this (runaway) life
Even the happiest children have moments when they plot the idea of running away from home. In my formative years, when broken homes and true homelessness seemed less of an issue than today, running away was a popular fantasy, fuelled by children’s books and films of the time that made it seem entirely doable.
My best mate Gail and I, both having perfectly nice parents, made grand plans to escape the perceived misery of our homes. We always scheduled it for a Friday night, giving us two days on the lam before our school realised we were missing. (This didn’t account for the fact our families would notice our absence earlier.)
Each Friday, for the duration of our running-away phase, we’d say goodbye at the school gates and agree to wait “just one more week”. Deep down we knew it would never happen, but this didn’t stop us making plans.
Our running-away inventory included some practical items (raincoats, gumboots) but completely overlooked the need for cash. We’d reach our yet-to-be-determined destinations by bus, glossing over our inability to pay the fares. Lunch was perhaps the most solid part of the plan: meat pies and custard tarts, to be purchased from delicatessens that our little suburban minds imagined would exist on every street, riverside and mountaintop in Australia.
We’d raid our family fridges just before leaving, cramming piles of food into Tupperware containers — embarrassingly we believed Tupperware kept food fresh, even unrefrigerated, for weeks at a time.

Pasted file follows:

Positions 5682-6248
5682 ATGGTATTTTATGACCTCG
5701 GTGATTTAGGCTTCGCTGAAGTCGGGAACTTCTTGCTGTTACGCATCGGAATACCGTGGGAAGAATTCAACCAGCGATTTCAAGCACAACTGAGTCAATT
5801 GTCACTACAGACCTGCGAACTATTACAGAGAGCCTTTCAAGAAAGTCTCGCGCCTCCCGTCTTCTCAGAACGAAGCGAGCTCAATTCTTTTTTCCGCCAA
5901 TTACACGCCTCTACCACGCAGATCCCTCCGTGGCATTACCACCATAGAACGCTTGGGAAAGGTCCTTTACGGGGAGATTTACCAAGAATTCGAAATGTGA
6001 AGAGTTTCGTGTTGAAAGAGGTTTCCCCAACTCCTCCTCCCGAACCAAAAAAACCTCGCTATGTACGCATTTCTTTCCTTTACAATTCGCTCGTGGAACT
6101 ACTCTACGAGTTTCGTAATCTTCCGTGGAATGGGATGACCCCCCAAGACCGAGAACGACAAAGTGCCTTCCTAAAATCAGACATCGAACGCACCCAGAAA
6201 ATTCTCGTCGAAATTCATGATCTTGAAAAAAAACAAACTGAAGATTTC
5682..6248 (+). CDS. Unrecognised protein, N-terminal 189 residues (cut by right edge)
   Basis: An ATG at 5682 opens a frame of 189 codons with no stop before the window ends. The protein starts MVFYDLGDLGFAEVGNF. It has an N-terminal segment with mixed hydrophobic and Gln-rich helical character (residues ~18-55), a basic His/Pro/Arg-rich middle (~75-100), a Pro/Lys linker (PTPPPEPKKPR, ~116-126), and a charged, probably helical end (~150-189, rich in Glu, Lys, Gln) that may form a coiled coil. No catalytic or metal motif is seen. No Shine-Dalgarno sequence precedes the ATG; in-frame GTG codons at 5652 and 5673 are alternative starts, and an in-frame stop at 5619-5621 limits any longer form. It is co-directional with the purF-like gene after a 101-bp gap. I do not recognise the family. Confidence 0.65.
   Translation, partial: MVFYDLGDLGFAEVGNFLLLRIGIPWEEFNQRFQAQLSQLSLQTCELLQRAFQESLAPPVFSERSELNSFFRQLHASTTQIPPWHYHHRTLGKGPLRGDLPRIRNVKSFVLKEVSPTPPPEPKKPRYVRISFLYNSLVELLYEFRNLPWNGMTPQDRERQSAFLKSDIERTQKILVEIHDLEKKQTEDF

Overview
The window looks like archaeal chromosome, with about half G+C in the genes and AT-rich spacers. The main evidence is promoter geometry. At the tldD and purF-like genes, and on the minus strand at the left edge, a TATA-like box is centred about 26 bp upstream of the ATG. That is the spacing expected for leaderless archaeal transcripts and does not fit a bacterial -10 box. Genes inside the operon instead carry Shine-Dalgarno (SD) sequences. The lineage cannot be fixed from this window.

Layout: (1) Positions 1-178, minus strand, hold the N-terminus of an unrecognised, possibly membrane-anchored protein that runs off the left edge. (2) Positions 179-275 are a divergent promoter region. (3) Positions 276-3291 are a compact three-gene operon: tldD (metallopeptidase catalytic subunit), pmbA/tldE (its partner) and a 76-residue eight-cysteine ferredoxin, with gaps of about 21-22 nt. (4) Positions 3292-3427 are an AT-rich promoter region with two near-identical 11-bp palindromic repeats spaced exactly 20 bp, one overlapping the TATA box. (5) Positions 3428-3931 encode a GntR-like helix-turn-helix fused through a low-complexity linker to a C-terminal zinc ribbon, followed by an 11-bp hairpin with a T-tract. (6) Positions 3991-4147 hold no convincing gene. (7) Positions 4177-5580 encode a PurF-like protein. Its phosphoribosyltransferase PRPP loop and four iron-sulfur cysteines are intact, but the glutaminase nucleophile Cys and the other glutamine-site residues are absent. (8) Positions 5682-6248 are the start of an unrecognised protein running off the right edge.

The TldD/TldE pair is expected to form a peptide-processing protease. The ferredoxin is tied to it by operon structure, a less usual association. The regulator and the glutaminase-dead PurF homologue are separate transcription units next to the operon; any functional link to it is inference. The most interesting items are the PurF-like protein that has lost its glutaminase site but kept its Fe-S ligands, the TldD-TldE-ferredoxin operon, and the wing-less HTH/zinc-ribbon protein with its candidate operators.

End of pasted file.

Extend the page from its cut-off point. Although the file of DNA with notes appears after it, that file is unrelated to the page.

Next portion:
Staring wistfully from the back bench of a Greyhound bus, we’d nibble on leftovers that would magically stretch — like the loaves and fishes — across our journey to … wherever it was. That’s not to say we totally lacked direction: we knew our confident attitude, cute freckles and affinity with animals would surely secure us work at farms, becoming perhaps the youngest jillaroos in Australia.
I was startled when Gail suddenly added two items to the inventory: “guns and ammo”. Not that I even knew what “ammo” was; neither did Gail, but she assured me we needed both in order to shoot animals for food.
What about accommodation? We imagined bunking down under the stars, but also believed that if we wandered up to any motel, the manager would be moved by our tender years and offer us free beds for the night.
Our plans were ridiculously ambitious for a couple of nine-year-old cashless girls from Adelaide. Then again, my own secret deviation from the plan (and I bet Gail had one too) saw us both back home again by Sunday night, having taught everyone a lesson, and without having missed a single day of school.
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